Our First Meeting
The storm rolled in from the southwest; I watched it with studied disinterest, numbed by the day’s events. Not much luck had visited my mountain in more than a few years; the chilled updraft from the approaching thunderhead was a welcomed change from the stagnant humid air, but it was hardly fortuitous for anything other than the freshened scent of my perspiration. It would be another long night of hopeless pondering and aimless planning.
The once gentle roll of the thunder now became punctuated with infrequent snaps like angry cannon fire; the dog whimpered and shook. In a storm, I was less comforting to him than he was for me in my isolated, wearisome existence. In some ways I like living like this and in others, I hated life and the obligation I had to continue.
The dog and I listened as a worn transmission pushed an aged pickup up the steep grade of the access road. We both knew it would not make the turn into my drive, all of the neighbors had learned from experience that my cabin, in spite of its staging and décor, no longer contained the warmth of invitation and friendship. Although the words had never been shared with me, the town’s people feared my hermitage and the grizzled man and dog that resided there. The once flirtatious cashier at the grocer now turned her head when I shopped for provisions. The jovial crowds at the cafes and taverns disavowed our former friendships, and I graciously left them to their dishonesty by eating at home and buying my whiskey from the package store. They would argue that it was I who changed, but if I were ever so disposed to engage in such a polemic dispute, I could remind them of what once was, and how that affected everyone, not me alone. What once was is no longer, and that is only a part of the story, but all of the truth.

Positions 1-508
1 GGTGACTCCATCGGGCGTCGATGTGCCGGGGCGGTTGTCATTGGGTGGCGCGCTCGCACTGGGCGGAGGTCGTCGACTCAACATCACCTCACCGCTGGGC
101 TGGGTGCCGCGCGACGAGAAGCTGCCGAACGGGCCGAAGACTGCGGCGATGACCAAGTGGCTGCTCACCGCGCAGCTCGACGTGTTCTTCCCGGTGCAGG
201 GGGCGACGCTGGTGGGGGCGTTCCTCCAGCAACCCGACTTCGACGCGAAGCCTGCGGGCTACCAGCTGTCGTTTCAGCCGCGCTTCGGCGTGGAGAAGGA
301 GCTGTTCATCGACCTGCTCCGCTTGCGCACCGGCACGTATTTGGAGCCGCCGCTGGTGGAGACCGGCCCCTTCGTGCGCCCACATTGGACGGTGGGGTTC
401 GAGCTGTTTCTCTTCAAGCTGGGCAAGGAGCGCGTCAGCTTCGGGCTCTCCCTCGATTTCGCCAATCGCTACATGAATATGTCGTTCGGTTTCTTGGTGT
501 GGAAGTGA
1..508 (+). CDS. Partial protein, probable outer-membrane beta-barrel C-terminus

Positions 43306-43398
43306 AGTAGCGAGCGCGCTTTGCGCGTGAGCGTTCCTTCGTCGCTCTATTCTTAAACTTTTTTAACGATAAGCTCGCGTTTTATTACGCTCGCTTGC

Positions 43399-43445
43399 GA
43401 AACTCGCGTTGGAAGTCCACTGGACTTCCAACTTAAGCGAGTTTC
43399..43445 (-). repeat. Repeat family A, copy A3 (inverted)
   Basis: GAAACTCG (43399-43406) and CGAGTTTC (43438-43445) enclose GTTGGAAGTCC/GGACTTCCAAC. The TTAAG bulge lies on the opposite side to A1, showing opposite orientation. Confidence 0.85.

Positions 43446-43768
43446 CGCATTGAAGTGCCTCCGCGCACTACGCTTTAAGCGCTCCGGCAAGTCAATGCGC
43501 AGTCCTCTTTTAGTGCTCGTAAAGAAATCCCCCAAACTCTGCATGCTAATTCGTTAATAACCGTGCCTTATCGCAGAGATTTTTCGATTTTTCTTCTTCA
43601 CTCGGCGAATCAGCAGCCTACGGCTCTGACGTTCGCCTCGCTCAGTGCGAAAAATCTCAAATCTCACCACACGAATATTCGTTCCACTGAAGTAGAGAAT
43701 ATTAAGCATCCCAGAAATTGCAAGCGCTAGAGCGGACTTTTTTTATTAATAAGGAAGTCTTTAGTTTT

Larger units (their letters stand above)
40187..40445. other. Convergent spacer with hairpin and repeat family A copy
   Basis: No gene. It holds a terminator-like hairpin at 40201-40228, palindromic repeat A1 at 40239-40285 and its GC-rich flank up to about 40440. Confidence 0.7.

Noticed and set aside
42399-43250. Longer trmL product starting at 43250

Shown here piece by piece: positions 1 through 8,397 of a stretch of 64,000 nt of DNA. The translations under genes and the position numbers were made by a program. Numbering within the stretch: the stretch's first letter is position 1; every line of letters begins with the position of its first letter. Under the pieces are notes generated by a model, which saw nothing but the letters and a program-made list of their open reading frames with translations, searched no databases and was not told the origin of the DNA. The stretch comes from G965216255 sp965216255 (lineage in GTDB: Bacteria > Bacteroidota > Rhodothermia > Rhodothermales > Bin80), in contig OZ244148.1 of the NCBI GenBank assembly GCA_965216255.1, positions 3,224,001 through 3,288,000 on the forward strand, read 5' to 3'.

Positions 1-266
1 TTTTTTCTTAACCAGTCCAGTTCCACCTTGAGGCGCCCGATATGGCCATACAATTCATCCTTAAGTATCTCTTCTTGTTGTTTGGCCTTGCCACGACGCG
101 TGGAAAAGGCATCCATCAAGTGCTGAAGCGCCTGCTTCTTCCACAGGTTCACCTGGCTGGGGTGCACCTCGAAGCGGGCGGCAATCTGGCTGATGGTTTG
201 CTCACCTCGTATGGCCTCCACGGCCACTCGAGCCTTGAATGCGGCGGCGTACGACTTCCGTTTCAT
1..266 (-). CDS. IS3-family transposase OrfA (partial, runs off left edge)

There would be no dispute that in the years before the scandal, things were different. You must forgive me for using such a provincial term as scandal for something that had such wide sweeping effects. The money that once flowed so easily from my coffers to the local merchants and charities, the support I lent to the now defunct banks and businesses, the gala community celebrations, my stature as an elected official, and most significant, the angel under whose halo I was shaded, are all gone now. What is left of what I once had is unimportant; what is left of the town, scarred and deformed, is the legacy of my beloved Gabriella.
She arrived in town as a member of a South American dance troupe here for an international festival hosted by the small town of Waynesville. I would learn later that her lilting accent, although rooted in Columbia, was from her upbringing in New Mexico. Her English was as near perfect as her Spanish, the result of a valedictorian high school education and two years at Dona Ana Community College.
The first time I saw her was in the opening grand parade. She appeared to be somewhat older and certainly less graceful than her troupe mates, but her smile and her beauty captured the attention of all who watched. Some people say I was immediately smitten; I don’t remember it that way. Oh, I noticed her; there is no heterosexual male that would not have noticed her, but smitten, no. She was half my age, and at best, a temporary tourist; the most I could hope for is to collect a memory full of exotic smiles to ponder when the festival ended.
Gabriella was the only dancer among the hundreds that attended the annual event that traveled with an entourage. She was, by festival rules, confined to the gender segregated dormitories in the Folkmoot Center, while her companions, later introduced as brothers and cousins, took rooms at a nearby bed and breakfast inn. Her protectors walked her to the dorm entrance each night at lights out, and were waiting for her when she left each day. She was kept isolated from the throngs of tourists and locals at all times. That is why the evening we met was so unexpected.